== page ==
Time Got Kicked Around
Tim Shaw Installation in Kappatos Athens Art Residency
artist: Tim Shaw
curator: Dr. Sozita Goudouna
video / technical support: Constantine Nisidis
Tim Shaw, born in Belfast in 1964, is one of the most acclaimed artists of his generation lauded for his politically charged sculptures and installations that dare to mix epic narratives, confrontational subject matter and lo-fi punk aesthetics amplified on a monumental scale. Uncompromisingly unafraid to directly discuss such issues as the Iraq war brutalities. Tim Shaw’s new installation at Art Professionals-in-Athens Residency entitled ” Mother, The Air is Blue, the Air is Dangerous” is a composition of “readymade” objects that encapsulates his troubled childhood growing up during the IRA bombings of the early 70s, as well as his engagement with politics, both topical and historical. Tim Shaw’s personal experience becomes the means of exploring the fragile conditions of our existence in everyday life and the overthrow of order and regularity.
The installation narrates the experience of the artist in the early 70’s; when he was with his mother in a restaurant and a bomb exploded in the basement of the building, following the explosion of three bombs in the wider region. The bombing caused a deafening bang that was an overwhelming and haunting experience for the artist. As described by Shaw ‘everything vibrated and people ran like panicked animals, just after the third bomb, the air that was formed seemed to turn petrol blue and to expand like a very large balloon ready to burst. Time seemed to be suspended and with it, dinner trays floated slowly through the air. People appeared to dissolve into moving grey shadows.’
Shaw’s installation is dominated by shadows that, unlike the shadows in the allegory of the Cave in Plato’s Republic, do not represent unreal forms or deceptive shadows of reality. Shaw’s shadows do not refer to a world of illusions and virtual reality, on the contrary they represent real people who lived the events of a merciless war.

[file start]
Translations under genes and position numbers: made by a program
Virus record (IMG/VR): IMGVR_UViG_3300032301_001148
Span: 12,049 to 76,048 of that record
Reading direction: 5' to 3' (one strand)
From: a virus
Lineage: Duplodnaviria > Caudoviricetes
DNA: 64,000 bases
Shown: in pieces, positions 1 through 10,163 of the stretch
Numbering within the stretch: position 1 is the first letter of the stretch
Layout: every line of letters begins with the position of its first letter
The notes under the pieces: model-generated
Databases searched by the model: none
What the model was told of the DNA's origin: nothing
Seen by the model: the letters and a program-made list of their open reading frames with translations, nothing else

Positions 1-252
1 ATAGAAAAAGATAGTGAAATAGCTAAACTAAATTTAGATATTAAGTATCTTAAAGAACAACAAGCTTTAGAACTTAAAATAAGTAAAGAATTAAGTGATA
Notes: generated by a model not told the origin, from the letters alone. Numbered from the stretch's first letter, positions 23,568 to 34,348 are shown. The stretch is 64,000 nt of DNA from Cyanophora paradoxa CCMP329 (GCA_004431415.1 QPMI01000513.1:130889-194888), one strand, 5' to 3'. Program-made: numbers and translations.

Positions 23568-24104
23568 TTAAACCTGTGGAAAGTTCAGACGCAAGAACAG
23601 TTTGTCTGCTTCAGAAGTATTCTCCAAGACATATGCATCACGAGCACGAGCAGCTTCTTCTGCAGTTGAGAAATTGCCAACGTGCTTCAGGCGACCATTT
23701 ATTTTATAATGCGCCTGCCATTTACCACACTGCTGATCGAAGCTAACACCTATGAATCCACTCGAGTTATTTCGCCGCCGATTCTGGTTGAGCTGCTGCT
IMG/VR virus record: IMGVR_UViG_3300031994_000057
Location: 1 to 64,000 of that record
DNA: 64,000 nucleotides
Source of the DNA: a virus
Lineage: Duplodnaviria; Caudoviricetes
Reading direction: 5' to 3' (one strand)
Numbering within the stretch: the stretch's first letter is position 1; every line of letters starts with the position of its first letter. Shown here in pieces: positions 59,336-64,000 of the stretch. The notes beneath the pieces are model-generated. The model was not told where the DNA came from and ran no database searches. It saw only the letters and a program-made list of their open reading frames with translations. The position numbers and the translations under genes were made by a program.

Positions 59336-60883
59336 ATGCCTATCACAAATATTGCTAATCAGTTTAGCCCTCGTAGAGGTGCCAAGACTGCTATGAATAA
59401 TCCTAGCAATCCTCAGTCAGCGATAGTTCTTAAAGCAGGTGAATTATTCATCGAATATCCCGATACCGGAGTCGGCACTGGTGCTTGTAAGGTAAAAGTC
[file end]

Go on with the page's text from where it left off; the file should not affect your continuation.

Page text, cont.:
The artist can’t forget the impact of his memories and senses. The historical event of “Bloody Friday,” (19/7/72), namely, the day IRA detonated twenty bombs at a lateral of five kilometers at the city center of Belfast, killing nine people and injuring one hundred and thirty more, is recollected by the artist as an opportunity to explore the fragility of the conditions of human existence.
Shaw’s anti-war approach does not divide the two sides (nationalist and protestant communities) during the “Troubles” (the period of conflict in Northern Ireland), and although he is aware of origin of the conflicts, he is treating both sides (nationalist and protestant communities) as the victims of an exogenous division. The exhibition ‘Time Got Kicked Around’ resists general interpretations by focusing on the importance of individual experience and perception during a social condition whether it relates to war or to the economic crisis.